See addresses, campus.
When giving a temperature, use numerals, no matter how small the figure:
The average temperature is about 17.4 degrees Celsius, although that may vary by as much as 8 degrees from year to year.
When the symbol for degrees is used, abbreviate Celsius and Fahrenheit to C and F, respectively:
The sample came from water that was 125ºF, or about 51.6ºC.
that and which
Use that to introduce a restrictive clause, which to introduce a nonrestrictive clause. How to choose? Consider whether the meaning of the sentence would be changed if the clause were removed.
Restrictive: Steinbeck wrote the book that made us want to move out west.
Nonrestrictive:The Scarlet Letter, which I read in high school, has been made into a movie.
Use a comma or pair of commas to set off a nonrestrictive clause:
Of Mice and Men, which is banned by many school districts, is generally considered an American classic.
If that appears earlier in the sentence, it is acceptable to use which in place of that to introduce a restrictive clause, but use no comma.
Is that the Steinbeck book which made you want to move out west?
that and who
Use that for objects, who for people.
Avoid: He is the student that went to work in the White House.
Better: He is the student who went to work in the White House.
Use instead of the standard American spelling theater to remain consistent with university proper names:
Samford University Theatre
Department of Theatre
Keep theater in proper names as used by non-Samford entities.
Write time of day as follows: 3 p.m., 2:15 a.m., 4:05 p.m. Don’t use the 24-hour method: 13:20, 23:01, etc. Avoid o’clock, except in quoted matter and some formal copy, such as invitations.
Give a.m. and p.m. when the surrounding copy doesn’t clarify that point, but avoid redundant constructions such as 12 noon, 1:15 a.m. in the morning, an afternoon nap at 3:15 p.m. In a construction such as from 2 to 4:30 p.m., it is not necessary to use p.m. twice.
Express duration with a from . . . to construction or an en dash: 2:30–4:15 p.m. If you use from, you must use to—don-t combine the two forms.
Wrong: from 2–4 p.m.
Right: from 2 to 4 p.m.
If desired in lists and schedules, give the minutes for all times: 1:15 p.m., 2:00 p.m., 3:20 p.m., not 1:15 p.m., 2 p.m., 3:20 p.m.
When writing a statement such as he earned 5 hours’ credit, always include the ’s or s’ with hour or hours, or use of:
You need 36 hours’ credit to graduate.
For my senior thesis, I earned 6 hours’ credit.
For the independent study, he earned 1 hour’s credit.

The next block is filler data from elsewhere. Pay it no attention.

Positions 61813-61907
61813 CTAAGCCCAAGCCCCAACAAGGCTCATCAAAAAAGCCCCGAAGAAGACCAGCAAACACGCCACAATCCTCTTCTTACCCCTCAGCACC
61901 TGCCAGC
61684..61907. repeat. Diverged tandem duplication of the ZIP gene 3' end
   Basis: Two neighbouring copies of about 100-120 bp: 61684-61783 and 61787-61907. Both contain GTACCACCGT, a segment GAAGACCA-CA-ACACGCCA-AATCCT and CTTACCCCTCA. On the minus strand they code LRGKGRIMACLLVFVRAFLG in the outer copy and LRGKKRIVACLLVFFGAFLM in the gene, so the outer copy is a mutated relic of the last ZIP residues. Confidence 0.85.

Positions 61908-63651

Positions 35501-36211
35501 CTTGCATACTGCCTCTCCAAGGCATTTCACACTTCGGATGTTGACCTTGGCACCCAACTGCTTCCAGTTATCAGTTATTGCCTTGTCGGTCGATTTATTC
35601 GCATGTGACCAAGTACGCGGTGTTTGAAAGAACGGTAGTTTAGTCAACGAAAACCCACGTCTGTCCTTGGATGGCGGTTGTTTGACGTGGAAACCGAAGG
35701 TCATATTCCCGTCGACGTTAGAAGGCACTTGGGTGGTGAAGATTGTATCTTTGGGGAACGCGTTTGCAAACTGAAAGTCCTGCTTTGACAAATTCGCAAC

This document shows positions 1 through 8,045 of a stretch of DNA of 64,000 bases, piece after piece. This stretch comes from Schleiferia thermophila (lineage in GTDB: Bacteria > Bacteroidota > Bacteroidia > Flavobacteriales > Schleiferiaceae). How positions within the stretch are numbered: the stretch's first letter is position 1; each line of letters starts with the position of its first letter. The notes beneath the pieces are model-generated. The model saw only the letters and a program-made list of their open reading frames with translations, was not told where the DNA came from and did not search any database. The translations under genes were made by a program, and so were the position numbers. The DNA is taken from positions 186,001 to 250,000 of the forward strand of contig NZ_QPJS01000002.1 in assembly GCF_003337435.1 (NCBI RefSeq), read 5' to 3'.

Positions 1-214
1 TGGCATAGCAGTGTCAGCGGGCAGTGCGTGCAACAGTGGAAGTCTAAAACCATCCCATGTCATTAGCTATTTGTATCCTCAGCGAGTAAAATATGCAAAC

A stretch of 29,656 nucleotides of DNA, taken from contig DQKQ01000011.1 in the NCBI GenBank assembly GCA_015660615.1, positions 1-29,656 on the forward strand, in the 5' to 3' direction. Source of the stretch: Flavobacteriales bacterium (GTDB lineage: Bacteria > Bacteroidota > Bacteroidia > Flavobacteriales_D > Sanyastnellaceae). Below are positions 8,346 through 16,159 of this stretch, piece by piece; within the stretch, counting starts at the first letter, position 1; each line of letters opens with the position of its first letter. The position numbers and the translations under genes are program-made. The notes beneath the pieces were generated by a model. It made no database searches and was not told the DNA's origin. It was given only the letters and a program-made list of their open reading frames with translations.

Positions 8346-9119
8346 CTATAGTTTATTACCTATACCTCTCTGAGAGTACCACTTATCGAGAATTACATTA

She earned 15 hours of credit for her work at RISE.
titles of people
Do not capitalize a title when it falls after an individual’s name or when it stands alone.
Capitalize most titles when given before the titleholder’s name; avoid abbreviating position titles; abbreviate courtesy titles such as Dr., Mr., Mrs., Ms., Jr., Sr., II, III, etc. Punctuate as follows:
John E. Smith, Jr.
John E. Smith III
Smith, John E., Jr.
Smith, John E., III
When a surname alone follows a title, the title is never abbreviated.
Sen., Gov., Pres., etc. may be abbreviated when a full name follows, but consider the greater degree of formality that spelling out the title may convey. Congressman and Congresswoman are preferred to Representative, and there is no abbreviation for Congressman or Congresswoman.Honorable must be spelled out if the word the precedes it; it may be abbreviatedHon. if the is not used and a full name follows. Military titles may be abbreviated when a full name follows: Capt., Cpl., Gen., Lt. Col., Maj., etc. When a surname alone follows a military title, the title is never abbreviated.
In straight text, do not abbreviate professor, associate professor or assistant professor, or their capitalized forms.
titles of works
Capitalize and set in italics the titles of the following:
collections of poetry
magazines and other periodicals
operas, oratorios, motets, tone poems and other long musical compositions
paintings, drawings, statues and other works of art
plays, regardless of length
television and radio series, including miniseries
Capitalize (but don’t italicize) the titles of the following:
untitled musical compositions (e.g., Symphony in B Major); sharp, flat and natural are lowercased (e.g., Symphony in E-flat)
computer software, languages and hardware
Capitalize and enclose in quotation marks the titles of the following:
articles and parts of books
television and radio programs that are not continuing series and individual episodes within a series
theses and dissertations